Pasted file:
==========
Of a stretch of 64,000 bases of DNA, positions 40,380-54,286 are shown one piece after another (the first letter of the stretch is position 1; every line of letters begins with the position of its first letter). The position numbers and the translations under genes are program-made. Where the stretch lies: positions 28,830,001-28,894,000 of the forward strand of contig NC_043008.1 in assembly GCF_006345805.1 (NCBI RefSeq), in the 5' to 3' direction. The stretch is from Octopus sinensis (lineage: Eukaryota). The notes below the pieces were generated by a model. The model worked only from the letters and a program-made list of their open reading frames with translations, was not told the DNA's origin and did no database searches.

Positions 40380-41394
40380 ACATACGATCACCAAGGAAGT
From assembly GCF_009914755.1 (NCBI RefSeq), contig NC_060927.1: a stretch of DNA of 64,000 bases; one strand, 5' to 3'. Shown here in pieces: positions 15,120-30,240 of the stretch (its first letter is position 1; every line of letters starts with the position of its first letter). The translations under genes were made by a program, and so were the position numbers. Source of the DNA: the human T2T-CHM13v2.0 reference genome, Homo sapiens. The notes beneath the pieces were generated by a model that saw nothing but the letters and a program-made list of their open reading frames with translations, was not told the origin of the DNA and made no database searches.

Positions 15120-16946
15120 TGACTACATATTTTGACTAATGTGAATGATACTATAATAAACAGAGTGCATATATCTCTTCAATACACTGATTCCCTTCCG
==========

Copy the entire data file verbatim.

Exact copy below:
Of a stretch of 64,000 bases of DNA, positions 40,380-54,286 are shown one piece after another (the first letter of the stretch is position 1; every line of letters begins with the position of its first letter). The position numbers and the translations under genes are program-made. Where the stretch lies: positions 28,830,001-28,894,000 of the forward strand of contig NC_043008.1 in assembly GCF_006345805.1 (NCBI RefSeq), in the 5' to 3' direction. The stretch is from Octopus sinensis (lineage: Eukaryota). The notes below the pieces were generated by a model. The model worked only from the letters and a program-made list of their open reading frames with translations, was not told the DNA's origin and did no database searches.

Positions 40380-41394
40380 ACATACGATCACCAAGGAAGT
From assembly GCF_009914755.1 (NCBI RefSeq), contig NC_060927.1: a stretch of DNA of 64,000 bases; one strand, 5' to 3'. Shown here in pieces: positions 15,120-30,240 of the stretch (its first letter is position 1; every line of letters starts with the position of its first letter). The translations under genes were made by a program, and so were the position numbers. Source of the DNA: the human T2T-CHM13v2.0 reference genome, Homo sapiens. The notes beneath the pieces were generated by a model that saw nothing but the letters and a program-made list of their open reading frames with translations, was not told the origin of the DNA and made no database searches.

Positions 15120-16946
15120 TGACTACATATTTTGACTAATGTGAATGATACTATAATAAACAGAGTGCATATATCTCTTCAATACACTGATTCCCTTCCG